2. Using unbalanced sets to run down/down/kick out schemes allows you to bring a player from the other side of the line of scrimmage to be the kick out player in power.  Now you have a puller and an extra kick out player to run the power scheme.

Stanford University is one of the teams that believe in creating an extra gap by bringing another offensive lineman into the gap.  Stanford apply calls this personnel grouping "Balco" (named after the San Francisco area laboratory implicated in the MLB steroids scandal) which is used to bring a little more "juice" into its offensive system.  Stanford will line up in a four-man surface in an "I" formation backfield and run its power scheme strong and weak.  X&O Labs had the privilege of vising with the Cardinal offensive line coach Mike Bloomgren who expounded on his double team progression when running its power scheme.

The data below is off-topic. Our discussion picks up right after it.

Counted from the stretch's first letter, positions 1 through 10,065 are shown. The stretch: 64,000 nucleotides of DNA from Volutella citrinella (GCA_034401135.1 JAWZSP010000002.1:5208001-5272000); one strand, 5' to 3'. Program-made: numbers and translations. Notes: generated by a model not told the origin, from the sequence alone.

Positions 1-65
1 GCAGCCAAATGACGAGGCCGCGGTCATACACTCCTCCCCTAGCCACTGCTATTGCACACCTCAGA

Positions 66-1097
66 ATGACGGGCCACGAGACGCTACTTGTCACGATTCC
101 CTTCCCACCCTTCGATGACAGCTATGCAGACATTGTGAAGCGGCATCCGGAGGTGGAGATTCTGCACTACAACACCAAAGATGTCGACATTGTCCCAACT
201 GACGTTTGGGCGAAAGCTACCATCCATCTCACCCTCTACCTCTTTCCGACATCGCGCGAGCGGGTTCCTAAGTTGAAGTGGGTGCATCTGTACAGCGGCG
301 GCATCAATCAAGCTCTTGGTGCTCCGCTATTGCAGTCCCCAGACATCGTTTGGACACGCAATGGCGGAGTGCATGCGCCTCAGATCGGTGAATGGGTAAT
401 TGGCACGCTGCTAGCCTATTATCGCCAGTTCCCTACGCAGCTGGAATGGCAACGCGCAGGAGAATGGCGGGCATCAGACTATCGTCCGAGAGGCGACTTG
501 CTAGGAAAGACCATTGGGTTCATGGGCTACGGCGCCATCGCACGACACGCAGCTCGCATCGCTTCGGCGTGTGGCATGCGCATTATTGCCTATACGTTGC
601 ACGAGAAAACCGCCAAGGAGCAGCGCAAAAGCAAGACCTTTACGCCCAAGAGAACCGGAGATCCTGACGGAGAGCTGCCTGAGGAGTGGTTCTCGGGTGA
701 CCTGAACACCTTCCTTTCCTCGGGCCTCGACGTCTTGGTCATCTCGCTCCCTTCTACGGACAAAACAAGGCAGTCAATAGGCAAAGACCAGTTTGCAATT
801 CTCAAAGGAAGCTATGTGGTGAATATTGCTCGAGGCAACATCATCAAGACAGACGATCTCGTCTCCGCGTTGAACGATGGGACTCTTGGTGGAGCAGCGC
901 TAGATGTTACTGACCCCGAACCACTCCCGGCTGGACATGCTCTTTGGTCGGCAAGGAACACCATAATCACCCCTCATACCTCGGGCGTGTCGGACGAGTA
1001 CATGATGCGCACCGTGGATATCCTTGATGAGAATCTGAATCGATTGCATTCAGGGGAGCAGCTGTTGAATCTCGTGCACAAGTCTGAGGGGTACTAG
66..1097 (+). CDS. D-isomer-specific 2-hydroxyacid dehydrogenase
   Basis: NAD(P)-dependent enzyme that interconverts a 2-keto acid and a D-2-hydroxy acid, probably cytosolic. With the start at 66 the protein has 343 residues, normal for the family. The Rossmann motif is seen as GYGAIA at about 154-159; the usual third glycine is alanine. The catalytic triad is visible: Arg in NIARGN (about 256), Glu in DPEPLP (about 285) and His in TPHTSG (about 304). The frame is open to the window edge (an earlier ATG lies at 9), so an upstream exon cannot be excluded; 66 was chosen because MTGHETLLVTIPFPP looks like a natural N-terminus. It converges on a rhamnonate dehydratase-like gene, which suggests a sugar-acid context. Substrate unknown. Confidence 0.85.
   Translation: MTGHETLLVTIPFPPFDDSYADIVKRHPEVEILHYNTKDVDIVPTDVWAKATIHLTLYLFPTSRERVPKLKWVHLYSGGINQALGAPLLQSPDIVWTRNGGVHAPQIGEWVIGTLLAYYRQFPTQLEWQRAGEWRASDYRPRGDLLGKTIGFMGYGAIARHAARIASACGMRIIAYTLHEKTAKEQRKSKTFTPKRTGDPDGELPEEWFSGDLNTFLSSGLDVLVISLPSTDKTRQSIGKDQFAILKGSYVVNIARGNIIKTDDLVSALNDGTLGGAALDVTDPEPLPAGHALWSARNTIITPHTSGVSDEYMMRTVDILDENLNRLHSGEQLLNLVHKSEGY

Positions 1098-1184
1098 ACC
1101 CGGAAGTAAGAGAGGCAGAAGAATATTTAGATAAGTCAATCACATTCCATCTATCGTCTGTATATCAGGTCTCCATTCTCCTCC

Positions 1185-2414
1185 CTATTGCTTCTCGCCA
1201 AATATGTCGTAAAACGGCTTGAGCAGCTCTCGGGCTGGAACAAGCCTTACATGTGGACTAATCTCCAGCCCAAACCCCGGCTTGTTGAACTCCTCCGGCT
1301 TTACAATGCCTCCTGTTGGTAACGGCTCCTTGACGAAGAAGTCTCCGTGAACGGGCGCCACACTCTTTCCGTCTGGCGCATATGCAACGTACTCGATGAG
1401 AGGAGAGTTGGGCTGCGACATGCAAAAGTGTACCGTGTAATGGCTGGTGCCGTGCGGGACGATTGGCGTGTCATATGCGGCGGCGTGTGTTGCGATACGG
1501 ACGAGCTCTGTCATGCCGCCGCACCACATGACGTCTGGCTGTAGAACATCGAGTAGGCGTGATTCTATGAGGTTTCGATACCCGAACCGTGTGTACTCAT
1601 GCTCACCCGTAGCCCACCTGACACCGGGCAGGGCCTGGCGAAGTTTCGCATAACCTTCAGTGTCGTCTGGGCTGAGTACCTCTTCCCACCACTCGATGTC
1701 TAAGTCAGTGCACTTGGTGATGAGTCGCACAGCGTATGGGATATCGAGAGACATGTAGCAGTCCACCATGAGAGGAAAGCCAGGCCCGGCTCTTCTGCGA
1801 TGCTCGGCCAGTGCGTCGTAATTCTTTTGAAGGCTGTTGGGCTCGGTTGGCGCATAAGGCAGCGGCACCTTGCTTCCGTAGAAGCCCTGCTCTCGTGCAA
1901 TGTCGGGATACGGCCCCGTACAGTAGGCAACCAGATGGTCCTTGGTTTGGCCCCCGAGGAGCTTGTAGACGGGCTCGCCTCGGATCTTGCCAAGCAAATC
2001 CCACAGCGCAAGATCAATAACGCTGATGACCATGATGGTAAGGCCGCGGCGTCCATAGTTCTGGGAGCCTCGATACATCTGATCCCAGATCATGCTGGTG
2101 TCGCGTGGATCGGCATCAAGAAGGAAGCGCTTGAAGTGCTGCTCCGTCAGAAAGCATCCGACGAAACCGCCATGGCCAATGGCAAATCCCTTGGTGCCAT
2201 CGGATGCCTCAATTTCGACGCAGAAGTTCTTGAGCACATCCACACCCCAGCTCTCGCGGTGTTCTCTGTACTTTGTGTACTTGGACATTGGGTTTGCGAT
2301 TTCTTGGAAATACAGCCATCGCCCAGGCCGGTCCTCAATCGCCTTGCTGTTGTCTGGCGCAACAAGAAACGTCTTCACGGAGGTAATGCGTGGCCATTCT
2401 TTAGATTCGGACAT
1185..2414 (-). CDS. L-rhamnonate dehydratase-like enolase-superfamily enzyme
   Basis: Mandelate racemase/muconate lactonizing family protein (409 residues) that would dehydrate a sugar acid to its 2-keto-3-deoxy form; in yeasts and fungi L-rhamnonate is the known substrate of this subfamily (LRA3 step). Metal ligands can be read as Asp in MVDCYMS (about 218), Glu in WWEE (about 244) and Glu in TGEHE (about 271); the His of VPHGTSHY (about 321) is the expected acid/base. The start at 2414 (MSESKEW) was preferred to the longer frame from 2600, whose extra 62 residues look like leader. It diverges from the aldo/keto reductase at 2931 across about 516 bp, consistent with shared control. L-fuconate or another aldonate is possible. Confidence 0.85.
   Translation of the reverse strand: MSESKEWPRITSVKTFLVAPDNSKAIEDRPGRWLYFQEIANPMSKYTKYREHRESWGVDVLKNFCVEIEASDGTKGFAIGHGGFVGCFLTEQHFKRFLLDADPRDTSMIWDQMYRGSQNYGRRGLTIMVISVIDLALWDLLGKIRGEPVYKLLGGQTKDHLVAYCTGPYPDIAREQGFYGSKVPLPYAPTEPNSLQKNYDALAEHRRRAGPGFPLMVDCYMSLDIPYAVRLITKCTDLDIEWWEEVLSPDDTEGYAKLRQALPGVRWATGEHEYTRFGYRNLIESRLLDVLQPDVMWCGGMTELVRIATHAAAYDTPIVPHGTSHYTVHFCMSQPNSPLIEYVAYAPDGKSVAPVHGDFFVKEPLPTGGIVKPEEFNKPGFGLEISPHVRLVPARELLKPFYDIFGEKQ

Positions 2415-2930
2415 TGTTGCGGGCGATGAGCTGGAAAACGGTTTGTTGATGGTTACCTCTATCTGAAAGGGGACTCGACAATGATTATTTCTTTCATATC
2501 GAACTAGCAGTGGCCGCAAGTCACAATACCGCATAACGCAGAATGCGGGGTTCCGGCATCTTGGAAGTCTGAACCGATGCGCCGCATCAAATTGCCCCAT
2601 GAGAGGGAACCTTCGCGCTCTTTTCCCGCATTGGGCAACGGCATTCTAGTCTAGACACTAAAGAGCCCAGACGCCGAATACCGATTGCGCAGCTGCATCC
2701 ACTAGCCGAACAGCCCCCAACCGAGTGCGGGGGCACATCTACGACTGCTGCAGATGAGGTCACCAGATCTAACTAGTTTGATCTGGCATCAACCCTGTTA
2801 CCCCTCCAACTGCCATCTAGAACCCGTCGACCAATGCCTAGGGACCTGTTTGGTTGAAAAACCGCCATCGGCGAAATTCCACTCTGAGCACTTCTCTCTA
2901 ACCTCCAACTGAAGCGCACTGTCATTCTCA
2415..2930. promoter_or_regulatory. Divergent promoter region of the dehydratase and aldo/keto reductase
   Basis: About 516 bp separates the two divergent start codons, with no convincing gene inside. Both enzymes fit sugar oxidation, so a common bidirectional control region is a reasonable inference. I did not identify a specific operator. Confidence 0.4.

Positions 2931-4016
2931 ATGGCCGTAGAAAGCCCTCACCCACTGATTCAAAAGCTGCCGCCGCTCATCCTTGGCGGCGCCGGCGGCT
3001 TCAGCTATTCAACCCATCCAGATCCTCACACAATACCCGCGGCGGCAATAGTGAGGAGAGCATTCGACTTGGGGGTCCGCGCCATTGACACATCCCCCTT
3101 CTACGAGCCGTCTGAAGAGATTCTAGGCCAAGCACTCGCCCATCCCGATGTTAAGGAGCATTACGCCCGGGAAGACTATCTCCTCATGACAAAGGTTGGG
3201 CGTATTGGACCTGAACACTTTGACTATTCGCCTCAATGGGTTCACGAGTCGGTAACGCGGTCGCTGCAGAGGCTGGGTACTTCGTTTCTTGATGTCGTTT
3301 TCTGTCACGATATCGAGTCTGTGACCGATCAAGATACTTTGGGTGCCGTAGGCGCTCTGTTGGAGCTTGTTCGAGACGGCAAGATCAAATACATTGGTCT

Our intent in this report is not to detail the complete power concept, but showcase some of the formations that teams use to run the scheme.

The formations that Stanford University uses are detailed below:

To see clips of Stanford’s unbalanced power scheme, click on the link below:

Chris Petersen at Boise State prefers to run his power concept out of a pro-style unbalanced formation with Z on the line of scrimmage.  Petersen will motion to the unbalanced formation, which we’ve found that only 39 percent of coaches will use pre-snap movement or shifts to get into unbalanced looks.  Boise does run the scheme both weak and strong, but will usually use the offset fullback or H-back to motion and be the kick out blocker on the line of scrimmage.